"The kids know the technology. What they don't often know is how the technology can change them as students."

Bachenheimer's group conducted the same blogging experiment in an AP Spanish class. Though the sample size was quite smaller than in the English class-- only nine students-- the feedback was similar. Fifty-five percent of the students agreed that blogging helped improve their Spanish writing skills. Eight out of nine (89 percent) believed that the responses they received through the blog helped them improve their writing. "Most of the students in my class demonstrated greater overall ease of expression, which became apparent in in-class, timed writing assignments," wrote the Spanish teacher, Elizabeth Coogan- Russell, in the survey. "Although there continued to be a number of errors in students' writing, I noticed fewer basic errors. Most students demonstrated increased and more accurate usage of newer, more advanced vocabulary. By the end of the research period, virtually all of my students showed an increased ability to meet the requirements of the AP Spanish Language exam."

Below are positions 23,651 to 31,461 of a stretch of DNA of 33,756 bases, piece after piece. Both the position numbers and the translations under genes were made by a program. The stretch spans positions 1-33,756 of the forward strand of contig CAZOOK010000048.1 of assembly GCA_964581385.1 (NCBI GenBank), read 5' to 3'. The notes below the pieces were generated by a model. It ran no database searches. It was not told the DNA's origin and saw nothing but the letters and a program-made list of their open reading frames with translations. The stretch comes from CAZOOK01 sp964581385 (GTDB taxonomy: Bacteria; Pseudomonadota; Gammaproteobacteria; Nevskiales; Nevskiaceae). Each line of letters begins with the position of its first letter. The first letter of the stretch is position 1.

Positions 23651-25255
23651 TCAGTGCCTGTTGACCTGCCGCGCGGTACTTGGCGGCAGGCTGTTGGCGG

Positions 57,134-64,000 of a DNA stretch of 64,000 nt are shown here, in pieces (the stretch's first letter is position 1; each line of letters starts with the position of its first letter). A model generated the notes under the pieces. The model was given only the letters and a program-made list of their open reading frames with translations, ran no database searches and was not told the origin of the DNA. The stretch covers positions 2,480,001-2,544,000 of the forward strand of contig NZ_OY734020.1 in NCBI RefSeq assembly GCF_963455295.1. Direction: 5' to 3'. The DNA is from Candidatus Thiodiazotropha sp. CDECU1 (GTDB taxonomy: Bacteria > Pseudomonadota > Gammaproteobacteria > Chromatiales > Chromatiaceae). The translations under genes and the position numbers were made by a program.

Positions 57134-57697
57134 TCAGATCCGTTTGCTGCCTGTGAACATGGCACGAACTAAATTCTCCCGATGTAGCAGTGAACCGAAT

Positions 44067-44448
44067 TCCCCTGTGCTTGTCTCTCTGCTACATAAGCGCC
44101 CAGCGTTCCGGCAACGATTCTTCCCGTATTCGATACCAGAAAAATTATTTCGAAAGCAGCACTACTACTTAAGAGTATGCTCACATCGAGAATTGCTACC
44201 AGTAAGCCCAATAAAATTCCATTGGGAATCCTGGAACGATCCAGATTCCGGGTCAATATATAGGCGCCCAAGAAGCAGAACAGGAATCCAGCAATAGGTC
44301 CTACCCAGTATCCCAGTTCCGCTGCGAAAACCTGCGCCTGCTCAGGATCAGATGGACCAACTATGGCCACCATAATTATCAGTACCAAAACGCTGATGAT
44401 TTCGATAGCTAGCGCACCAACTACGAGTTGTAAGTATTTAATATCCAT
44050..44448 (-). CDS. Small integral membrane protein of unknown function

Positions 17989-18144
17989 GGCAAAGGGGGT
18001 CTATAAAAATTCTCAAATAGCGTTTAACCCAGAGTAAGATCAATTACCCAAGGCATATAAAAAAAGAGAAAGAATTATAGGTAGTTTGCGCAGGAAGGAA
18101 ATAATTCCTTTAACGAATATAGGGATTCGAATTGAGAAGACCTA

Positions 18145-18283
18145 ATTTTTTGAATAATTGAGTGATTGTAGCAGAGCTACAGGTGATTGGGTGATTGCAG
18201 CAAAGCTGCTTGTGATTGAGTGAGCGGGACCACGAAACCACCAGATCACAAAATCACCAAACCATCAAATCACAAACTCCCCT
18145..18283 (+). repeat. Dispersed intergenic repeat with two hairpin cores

Write More, Write Better

The results of Bachenheimer's project line up with a second recent study showing that students who blog also write more and write better. "Writing, Technology, and Teens," released earlier this year by the Pew Internet & American Life Project, reported that teen bloggers are far more prolific writers than their non-blogging counterparts. For example, more teen bloggers (47 percent) write outside school for personal reasons than do teens who don't blog (33 percent). What's more, 65 percent of teen bloggers consider writing essential to later success in life, compared to 53 percent of non-bloggers.